std::cin >> std::hex >> addr;
      MODULEINFO mi;
      if (GetModuleInformation(pi.hProcess, (HINSTANCE)addr,
                               &mi, sizeof(mi))) {
       wprintf(L"Got the module information\n");
      } else {
       wprintf(L"Failed to get module information: %d\n", GetLastError());
      TerminateProcess(hProcess, 0);
     } else {
      wprintf(L"Failed to create process: %d\n", GetLastError());
     return 0;

    Run Process Explorer, then run this program. When the program asks for an address, enter the address that Process Explorer reports for the base address of the module.

  • The Old New Thing

    Why doesn't the Print command appear when I select 20 files and right-click?

    This is explained in the MSDN documentation:

    When the number of items selected does not match the verb selection model or is greater than the default limits outlined in the following table, the verb fails to appear.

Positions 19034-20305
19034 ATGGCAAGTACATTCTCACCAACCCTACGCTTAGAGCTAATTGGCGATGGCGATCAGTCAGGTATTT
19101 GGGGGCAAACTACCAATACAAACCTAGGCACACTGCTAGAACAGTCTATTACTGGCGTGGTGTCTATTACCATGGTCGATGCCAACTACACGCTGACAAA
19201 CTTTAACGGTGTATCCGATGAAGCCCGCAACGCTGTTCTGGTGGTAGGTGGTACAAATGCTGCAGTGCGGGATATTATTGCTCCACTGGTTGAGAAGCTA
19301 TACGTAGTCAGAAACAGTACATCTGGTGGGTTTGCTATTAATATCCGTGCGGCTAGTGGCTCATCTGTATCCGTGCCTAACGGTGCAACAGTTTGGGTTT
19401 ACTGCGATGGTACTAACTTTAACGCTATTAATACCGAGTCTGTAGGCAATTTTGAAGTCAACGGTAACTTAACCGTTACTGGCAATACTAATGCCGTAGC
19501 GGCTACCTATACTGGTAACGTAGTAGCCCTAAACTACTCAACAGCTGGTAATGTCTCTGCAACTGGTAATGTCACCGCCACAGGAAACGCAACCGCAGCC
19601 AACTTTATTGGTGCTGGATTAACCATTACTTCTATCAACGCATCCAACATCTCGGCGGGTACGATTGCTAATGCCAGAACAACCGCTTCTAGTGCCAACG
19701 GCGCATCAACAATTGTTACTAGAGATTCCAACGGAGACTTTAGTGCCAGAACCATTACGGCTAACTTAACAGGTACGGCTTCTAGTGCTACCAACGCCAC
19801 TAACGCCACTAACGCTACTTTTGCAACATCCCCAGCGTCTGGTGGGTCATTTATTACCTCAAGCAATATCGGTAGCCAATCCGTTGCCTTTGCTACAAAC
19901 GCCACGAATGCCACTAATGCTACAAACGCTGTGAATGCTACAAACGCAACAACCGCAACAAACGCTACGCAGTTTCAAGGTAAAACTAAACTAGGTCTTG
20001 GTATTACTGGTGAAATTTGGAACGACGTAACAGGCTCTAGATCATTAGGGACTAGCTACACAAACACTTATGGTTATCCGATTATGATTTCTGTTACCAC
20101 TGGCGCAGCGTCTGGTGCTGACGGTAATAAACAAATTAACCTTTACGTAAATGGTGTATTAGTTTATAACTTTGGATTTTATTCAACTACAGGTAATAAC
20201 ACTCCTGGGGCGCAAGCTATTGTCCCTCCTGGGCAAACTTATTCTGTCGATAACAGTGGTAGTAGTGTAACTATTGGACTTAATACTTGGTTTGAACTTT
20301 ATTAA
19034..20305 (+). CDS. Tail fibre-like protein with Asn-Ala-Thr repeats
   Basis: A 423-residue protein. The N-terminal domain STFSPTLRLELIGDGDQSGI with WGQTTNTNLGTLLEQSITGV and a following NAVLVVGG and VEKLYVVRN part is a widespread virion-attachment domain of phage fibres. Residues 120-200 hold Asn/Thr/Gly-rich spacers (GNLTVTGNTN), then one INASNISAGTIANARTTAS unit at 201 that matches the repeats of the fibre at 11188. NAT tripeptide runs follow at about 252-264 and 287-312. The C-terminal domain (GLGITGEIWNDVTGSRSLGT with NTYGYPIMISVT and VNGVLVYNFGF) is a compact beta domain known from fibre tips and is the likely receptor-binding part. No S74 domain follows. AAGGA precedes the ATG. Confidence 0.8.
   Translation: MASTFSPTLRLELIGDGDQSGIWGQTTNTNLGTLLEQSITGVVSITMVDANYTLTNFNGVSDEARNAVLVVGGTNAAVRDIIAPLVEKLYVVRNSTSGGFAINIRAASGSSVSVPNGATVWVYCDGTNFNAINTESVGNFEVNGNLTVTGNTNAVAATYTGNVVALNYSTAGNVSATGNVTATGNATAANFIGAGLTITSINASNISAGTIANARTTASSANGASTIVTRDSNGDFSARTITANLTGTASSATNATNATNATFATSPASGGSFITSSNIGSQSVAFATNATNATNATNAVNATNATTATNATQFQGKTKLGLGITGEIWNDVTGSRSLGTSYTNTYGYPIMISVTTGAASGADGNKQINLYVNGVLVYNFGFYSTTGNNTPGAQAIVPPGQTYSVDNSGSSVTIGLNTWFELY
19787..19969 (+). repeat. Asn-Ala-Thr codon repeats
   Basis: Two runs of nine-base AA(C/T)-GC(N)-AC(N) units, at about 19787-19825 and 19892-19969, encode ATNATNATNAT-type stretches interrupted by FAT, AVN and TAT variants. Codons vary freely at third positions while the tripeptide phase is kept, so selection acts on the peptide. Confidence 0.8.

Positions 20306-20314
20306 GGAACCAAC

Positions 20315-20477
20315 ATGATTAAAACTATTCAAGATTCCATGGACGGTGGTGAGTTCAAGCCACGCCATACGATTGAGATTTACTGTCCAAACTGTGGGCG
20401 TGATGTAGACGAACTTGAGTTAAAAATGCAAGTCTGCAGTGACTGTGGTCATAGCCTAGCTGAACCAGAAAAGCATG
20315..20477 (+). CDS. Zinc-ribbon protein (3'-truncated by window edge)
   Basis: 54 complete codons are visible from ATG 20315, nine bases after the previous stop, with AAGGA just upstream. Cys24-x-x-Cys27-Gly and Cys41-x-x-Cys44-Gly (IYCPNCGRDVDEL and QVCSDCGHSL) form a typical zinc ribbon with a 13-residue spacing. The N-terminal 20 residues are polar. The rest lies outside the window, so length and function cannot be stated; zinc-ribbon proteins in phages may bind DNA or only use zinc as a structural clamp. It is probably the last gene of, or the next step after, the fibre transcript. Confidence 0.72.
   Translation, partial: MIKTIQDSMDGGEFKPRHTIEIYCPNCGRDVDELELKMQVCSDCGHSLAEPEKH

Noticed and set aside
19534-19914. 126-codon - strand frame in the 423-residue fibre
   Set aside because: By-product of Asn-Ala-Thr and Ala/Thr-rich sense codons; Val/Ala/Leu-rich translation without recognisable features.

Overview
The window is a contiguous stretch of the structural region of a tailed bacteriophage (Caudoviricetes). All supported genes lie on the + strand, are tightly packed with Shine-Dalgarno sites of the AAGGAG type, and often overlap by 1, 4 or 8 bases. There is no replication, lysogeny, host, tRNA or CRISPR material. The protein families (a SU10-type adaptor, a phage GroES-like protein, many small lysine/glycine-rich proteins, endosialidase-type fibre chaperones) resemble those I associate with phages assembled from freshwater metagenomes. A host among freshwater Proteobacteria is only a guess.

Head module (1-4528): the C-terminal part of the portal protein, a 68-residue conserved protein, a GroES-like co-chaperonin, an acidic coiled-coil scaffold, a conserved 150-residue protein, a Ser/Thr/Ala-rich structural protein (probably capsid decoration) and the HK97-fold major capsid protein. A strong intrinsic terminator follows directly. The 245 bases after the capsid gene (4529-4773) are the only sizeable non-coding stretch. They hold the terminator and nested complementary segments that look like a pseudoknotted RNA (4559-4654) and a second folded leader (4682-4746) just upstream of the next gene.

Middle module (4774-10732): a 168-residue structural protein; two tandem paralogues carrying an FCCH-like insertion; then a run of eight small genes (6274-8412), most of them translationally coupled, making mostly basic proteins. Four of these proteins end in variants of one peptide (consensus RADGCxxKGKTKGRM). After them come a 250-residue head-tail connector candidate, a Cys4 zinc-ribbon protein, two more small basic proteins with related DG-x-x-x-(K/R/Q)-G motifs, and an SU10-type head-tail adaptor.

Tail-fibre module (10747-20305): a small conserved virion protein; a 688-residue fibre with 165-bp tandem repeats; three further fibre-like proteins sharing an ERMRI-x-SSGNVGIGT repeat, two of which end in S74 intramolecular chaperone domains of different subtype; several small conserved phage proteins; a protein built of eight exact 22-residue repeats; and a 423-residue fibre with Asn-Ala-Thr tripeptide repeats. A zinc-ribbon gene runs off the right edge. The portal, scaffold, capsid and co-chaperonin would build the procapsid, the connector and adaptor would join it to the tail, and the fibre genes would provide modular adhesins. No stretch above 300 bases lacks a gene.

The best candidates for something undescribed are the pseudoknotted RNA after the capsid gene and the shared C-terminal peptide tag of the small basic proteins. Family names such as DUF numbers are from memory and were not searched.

Type of verb implementation Document Player
    Legacy 15 items 100 items
    COM 15 items No limit

    The problem here is that users will select a large number of files, then accidentally Print all of them. This fires up 100 copies of Notepad or Photoshop or whatever, and all of them start racing to the printer, and most of the time, the user is frantically trying to close 100 windows to stop the documents from printing, which is a problem because 100 new processes is putting a heavy load on the system, so it's slow to respond to all the frantic clicks, and even if the click manages to make it to the printing application, the application is running so slowly due to disk I/O contention that it takes a long time for it to respond to the click anyway.